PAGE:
ARCO strives to unite arts and neighborhood, seeks collective members

Until the 1980s, the Masonic Lodge at 3301 Price Avenue in Price Hill was an active Masonic Temple. Designed by Samuel Hannaford and Sons, the same architectural firm behind downtown’s stunning Music Hall and City Hall, the building was a symbol of community prosperity for the neighborhood. When it became vacant, however, it slowly turned into just the opposite.

“It had begun to deteriorate and was a public nuisance,” says Eddy Kwon, artistic director for community development organization Price Hill Will. “It ended up being a kind of visual symbol of the systemic disinvestment that the neighborhood was experiencing.”

Regardless of its condition, residents of Price Hill recognized the significance of the building. They fought a difficult battle to stop its demolition and won. The intention was to preserve its historic presence, but the lodge’s eventual function remained uncertain for quite some time.

In 2014, Price Hill Will acquired the building and a vision of its new purpose began to take shape. Funded by combination of historic and new market tax credits, along with a $3 million grant from the City of Cincinnati, a complete renovation of the former Masonic Lodge is currently in process and will be finished this fall.

The meticulously redesigned space will serve as a gathering place for community events, weddings, and artistic performances. It will tentatively be known as ARCO, a clever combination of the words “arts” and “community.”

Kwon envisions many uses of the versatile spaces within the building. The large ARCO auditorium (which long ago hosted Masonic council meetings) will soon be used as a theater and concert venue, as well as a wedding hall. Price Hill Will’s MYCincinnati Youth Orchestra will make regular use of this area. Kwon believes the two smaller rooms in the upper levels are well suited for more intimate performances, such as chamber music ensembles, and also for panel discussions or lectures.

“It could be for more experimental theater or dance performances,” says Kwon. Gallery space will also line the upstairs corridors.

As construction is being completed, Kwon is diligently laying the groundwork for organized community engagement via the arts. This methodology is in keeping with the primarily arts-focused mission of Price Hill Will’s outreach.

“We’re really unique in that we dedicate over 50% of our organizational budget to intensive participatory arts programming — and that’s very rare around the country,” Kwon says. “The reason is that we believe that the arts can be a really great vehicle for accomplishing so many community initiatives.”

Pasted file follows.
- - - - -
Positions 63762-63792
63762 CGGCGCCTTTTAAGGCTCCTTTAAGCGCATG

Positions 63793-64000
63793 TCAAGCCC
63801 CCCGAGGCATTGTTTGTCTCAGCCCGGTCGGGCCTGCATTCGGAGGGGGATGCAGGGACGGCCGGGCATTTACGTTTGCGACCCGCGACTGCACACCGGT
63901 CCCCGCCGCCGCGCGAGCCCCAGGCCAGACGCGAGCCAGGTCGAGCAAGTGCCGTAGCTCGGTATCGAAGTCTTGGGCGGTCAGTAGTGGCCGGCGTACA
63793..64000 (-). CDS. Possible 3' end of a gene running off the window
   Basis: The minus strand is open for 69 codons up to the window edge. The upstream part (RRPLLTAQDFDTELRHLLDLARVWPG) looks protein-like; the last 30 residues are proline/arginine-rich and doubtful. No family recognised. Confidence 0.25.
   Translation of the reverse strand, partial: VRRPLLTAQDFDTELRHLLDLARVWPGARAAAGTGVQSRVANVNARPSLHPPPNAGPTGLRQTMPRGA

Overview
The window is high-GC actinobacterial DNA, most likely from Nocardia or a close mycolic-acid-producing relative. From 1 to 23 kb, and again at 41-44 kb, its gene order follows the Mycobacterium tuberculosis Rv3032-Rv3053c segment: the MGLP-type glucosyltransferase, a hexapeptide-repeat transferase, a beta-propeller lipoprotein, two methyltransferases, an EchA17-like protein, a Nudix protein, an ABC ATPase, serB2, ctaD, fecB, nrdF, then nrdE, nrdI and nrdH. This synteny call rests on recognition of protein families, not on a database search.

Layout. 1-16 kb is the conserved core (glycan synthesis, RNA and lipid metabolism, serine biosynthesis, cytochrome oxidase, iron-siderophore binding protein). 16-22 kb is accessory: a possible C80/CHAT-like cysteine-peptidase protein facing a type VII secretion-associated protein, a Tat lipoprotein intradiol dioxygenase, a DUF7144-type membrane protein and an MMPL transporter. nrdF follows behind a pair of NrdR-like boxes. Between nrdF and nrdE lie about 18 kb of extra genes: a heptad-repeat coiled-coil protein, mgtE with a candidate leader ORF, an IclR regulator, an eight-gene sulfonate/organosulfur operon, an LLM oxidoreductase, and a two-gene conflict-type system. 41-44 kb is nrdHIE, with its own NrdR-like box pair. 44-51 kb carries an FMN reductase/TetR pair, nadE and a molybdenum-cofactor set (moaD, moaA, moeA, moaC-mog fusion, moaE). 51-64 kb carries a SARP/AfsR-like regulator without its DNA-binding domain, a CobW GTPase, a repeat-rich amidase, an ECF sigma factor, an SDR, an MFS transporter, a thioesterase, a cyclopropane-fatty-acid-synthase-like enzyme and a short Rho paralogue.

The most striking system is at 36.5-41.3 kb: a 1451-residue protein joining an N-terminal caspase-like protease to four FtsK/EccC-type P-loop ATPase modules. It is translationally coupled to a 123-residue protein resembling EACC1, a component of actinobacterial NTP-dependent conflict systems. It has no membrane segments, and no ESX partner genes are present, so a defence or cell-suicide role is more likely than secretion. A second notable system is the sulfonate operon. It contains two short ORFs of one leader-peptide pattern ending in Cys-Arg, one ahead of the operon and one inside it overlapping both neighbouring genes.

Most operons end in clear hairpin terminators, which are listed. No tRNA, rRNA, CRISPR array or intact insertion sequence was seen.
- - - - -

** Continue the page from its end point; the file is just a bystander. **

Kwon is currently working on the development of the Price Hill Curatorial Collective. This group, which is to be comprised of Price Hill residents, will focus on programming the upcoming season of performances at ARCO.

Kwon explains that the presentations offered at ARCO will be catered to the specific needs and desires of the Price Hill community. As such, the members of the collective will be heavily engaged in community outreach as the first step of their mission.

“This collective of Price Hill residents will be working together to engage with neighborhood residents of all three Price Hills, and figure out what kinds of arts experiences our neighborhood wants and needs, and is currently lacking,” says Kwon.

Once these needs have been determined, the members will research and recruit local, national, and international talent with connections to the requests. Additionally, they will perform the necessary administrative tasks around artist contracts, and work on both the logistical and hands-on aspects of production — promotion, ticket sales, concessions, and the like.

While participation in the Price Hill Curatorial Collective will be mainly volunteerism, members will receive a small cash stipend. More significantly, these individuals will be given the opportunity to learn about arts programming through professional training with arts curators from the Contemporary Arts Center and other reputable institutions. Most importantly, they will gain the experience of using the arts as a tool for encouraging conversations about how to make necessary improvements in the Price Hill community.

“All of this is a way to bring people together — to highlight both the really strong assets that we have in the neighborhood, and also maybe some of the challenges, and then use the arts as a way to stimulate creative problem solving,” says Kwon.

Nomination forms are currently being accepted for membership in the Price Hill Curatorial Collective. The deadline is March 15th. Nominations for any Price Hill resident age 16 and up will be considered.

“Anybody who’s interested in the arts, in engaging with the community, in working with a really diverse team — there are going to be lots of opportunities to learn, gain new skills, and expand [their] network,” adds Kwon.

Read more articles by Eliza Bobonick.

Eliza Bobonick is a Cincinnati-based writer and a mother of three. Her work has been featured in such local and regional publications as Cincinnati CityBeat and Kentucky Homes and Gardens Magazine. She is a former musician whose interests include photography and interior design.